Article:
73, Chris

      1. Vadim

        Hey Chris,

        Got it. I agree, it’s way easier to incorporate already working block into your new design.

        Regarding code on the FPGA:
        From the first glance I didn’t find any evidence of hardcoded 12-bit size for the word from ADC thru the all code. In fact – code was written for 16 bits thru and thru.
        I would say only one module and some word lengths should be altered to accommodate different ADC sample size, all internal math is coded for 16bits words inside already.

        I’m going to pick up some nice 16bit ADC, maybe older sibling of Icom7300 ADC and try to redo the code to pull stream from it. I should have Cyclone IV dev board somewhere in the garage already.

        Will be patiently waiting for your alpha boards to come online.

        Vadim AA6MU

        1. m0nka Post author

          Hi Vadim,

          Thanks for looking into the code and confirming that! It means i haven’t wasted a week trying to use this code. Please drop me a mail,
          we can talk more. I wish i could speed up with the boards, but had too many things on the side this last week, almost no progress on the
          new project.

          73, Chris

  5. Renan Mert Ozel

    Hello Chris,

    I hope this is not a too late response to your post but I am quite confident that ChibiOS/RT deserves your attention if you have decided to use an RTOS in your new project. I have some experience on FreeRTOS and ST HAL and I feel that your development and the final code may be more efficient if you use ChibiOS/RT.

    Although FreeRTOS’ market penetration is quite high with respect to other non-commercial RTOSes, there are a few important things to be considered.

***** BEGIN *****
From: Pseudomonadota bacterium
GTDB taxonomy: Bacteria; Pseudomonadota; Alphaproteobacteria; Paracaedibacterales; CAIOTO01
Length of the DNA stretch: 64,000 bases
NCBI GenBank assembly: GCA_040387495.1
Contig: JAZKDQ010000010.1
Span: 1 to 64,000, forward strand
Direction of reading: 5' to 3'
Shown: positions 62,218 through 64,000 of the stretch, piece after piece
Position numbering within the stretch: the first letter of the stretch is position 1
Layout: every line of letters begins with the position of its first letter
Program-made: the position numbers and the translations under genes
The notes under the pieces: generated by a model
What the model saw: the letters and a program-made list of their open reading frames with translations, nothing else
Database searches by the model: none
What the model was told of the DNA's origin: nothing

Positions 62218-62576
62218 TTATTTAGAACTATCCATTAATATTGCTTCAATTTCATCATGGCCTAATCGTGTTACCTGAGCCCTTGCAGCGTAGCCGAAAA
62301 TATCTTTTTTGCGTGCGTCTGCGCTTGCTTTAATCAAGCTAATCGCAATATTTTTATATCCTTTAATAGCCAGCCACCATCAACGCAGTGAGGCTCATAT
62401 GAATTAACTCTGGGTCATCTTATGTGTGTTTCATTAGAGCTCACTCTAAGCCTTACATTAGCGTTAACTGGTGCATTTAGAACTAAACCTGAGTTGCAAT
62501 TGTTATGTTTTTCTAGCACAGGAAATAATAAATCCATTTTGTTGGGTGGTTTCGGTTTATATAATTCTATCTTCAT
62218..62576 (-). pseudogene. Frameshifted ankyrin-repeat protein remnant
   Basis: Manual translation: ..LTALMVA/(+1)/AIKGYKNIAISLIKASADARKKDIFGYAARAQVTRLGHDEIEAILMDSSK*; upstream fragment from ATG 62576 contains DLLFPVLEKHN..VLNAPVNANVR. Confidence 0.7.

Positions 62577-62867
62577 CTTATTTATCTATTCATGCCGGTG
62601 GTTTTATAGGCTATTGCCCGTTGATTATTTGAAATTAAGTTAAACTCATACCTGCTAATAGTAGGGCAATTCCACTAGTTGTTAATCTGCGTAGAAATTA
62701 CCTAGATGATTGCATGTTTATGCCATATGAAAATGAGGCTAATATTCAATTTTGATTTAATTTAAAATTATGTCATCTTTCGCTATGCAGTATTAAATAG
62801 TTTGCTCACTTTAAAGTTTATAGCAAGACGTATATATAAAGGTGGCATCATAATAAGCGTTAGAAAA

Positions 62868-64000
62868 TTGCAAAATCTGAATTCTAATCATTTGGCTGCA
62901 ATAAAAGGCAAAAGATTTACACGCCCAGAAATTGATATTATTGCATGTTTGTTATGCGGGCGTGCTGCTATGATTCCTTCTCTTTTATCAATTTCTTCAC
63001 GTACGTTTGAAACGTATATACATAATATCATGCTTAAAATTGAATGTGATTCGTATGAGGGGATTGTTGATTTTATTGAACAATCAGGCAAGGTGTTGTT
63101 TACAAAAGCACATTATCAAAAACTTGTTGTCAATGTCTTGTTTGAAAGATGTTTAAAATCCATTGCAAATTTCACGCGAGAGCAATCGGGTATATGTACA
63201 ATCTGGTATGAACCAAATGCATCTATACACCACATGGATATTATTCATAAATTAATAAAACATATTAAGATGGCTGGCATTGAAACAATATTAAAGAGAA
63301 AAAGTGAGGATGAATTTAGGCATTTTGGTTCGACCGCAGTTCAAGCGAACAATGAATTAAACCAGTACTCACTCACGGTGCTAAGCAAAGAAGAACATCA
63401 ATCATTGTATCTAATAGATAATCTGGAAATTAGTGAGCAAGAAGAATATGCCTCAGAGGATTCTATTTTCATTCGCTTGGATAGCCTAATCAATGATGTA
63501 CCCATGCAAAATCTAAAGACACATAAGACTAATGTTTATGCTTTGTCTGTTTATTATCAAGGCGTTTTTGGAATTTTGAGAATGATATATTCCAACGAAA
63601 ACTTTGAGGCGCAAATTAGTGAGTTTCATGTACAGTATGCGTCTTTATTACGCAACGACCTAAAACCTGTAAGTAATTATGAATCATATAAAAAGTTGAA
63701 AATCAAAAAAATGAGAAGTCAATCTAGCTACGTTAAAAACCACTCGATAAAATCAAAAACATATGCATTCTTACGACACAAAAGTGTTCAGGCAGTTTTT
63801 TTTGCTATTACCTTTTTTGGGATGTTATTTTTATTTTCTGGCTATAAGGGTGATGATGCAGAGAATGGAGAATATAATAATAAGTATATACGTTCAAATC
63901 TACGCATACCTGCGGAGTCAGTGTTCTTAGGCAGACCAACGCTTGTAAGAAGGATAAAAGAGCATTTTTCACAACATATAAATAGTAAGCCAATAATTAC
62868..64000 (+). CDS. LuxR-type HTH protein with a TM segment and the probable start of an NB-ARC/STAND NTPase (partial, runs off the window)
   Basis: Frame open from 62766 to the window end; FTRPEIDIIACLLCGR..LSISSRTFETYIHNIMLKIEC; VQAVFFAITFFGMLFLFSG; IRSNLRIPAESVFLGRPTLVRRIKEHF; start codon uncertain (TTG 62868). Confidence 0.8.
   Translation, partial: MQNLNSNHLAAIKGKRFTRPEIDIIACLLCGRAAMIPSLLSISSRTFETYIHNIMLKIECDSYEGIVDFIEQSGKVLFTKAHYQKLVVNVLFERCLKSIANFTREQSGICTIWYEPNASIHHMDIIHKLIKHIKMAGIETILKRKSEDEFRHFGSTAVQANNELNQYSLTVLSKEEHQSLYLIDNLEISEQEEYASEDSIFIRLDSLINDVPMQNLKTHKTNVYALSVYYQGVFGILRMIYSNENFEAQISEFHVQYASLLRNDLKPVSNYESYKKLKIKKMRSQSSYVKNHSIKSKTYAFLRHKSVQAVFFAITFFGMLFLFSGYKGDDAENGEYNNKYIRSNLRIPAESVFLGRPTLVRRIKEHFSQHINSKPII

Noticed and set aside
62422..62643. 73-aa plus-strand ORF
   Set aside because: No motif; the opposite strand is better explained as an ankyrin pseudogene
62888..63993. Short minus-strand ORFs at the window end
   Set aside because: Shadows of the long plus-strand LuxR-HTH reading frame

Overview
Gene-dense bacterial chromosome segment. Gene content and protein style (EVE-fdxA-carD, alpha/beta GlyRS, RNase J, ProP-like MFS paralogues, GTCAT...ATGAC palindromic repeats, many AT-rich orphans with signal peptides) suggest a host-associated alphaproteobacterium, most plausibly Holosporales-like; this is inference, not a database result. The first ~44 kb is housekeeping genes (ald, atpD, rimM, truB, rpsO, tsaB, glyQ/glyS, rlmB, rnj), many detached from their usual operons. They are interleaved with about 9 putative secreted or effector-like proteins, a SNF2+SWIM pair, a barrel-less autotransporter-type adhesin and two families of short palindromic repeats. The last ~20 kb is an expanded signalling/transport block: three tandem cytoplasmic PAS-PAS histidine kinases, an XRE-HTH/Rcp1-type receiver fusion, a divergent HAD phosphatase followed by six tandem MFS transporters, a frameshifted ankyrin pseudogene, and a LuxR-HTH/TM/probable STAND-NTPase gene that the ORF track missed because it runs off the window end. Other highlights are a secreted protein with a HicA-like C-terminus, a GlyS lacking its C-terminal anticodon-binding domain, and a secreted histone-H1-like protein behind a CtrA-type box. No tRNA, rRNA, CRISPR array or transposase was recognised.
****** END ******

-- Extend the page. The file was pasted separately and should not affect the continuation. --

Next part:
ChibiOS/RT is well integrated with its own HAL, i.e., ChibiOS/HAL. Yes, it’s implementation is quite basic so you may hit to it’s limits but it is every way better than still buggy ST HAL.

    FreeRTOS uses dynamic heap allocation. In ChibiOS/RT, you may use static, dynamic, or both.

    Use of operating system abstraction layer (OSAL) makes HAL drivers to be RTOS aware even without bound to a specific OS.

    ChibiOS/RT transparently utilities DMA whenever possible.

    The design of ChibiOS/RT is clear and efficient. In my applications, I found that resource (memory and processor load) performance is consistently better than FreeRTOS.

    Documentation is well written and you may receive quite immediate response from the author or from the community if you get stuck somewhere.

    73, Mert

    1. m0nka Post author

      Hello Mert,

      Thanks for your very detailed comment. To be honest i have only two reason for selecting FreeRTOS. 1. i have used it in old project and because of that i know it inside out, this sometimes makes my life easier 2. There was ready example project from ST that compiled straight away, so it only needed to add my drivers.

      Not sure if you have checked my mcHF source code, but all drivers are coded in a way to be easily FreeRTOS ‘insert-able’, although i am using a super loop instead an OS. It is more or less the way i do coding in the last 10 years, even on non embedded devices.

      So for me is not what OS is best, i might not need OS at all. I even think i will skip the HAL eventually, and have pure assembler drivers. This is something i wanted to do for the mcHF, but time was short,then development overtaken by Clint, etc..

      73, Chris

  6. Kees Talen

    Yes, but then you hit the stumbling block …….new firmware. I came the the conclusion long ago that the hardware is relatively easy, the firmware is not.

    73 Kees K5BCQ

  7. Kees Talen

    I like the idea of a small, low cost 5W DSP Transceiver and believe the path to it may be the use of the STM32F746 Discovery board. …..the entire board is $50 and it looks like it has the right items integrated on-board and sufficient I/O. 216MHz ARM microcontroller, 64Mb SRAM, 128Mb EEPROM, a pretty good touch screen LCD, a great multi stereo Wolfson CODEC, a USB port for re-programming with on-board programmer, etc. You add the RF Filters, 5W Amp, I/Q circuitry, and tuner on a much simpler second board.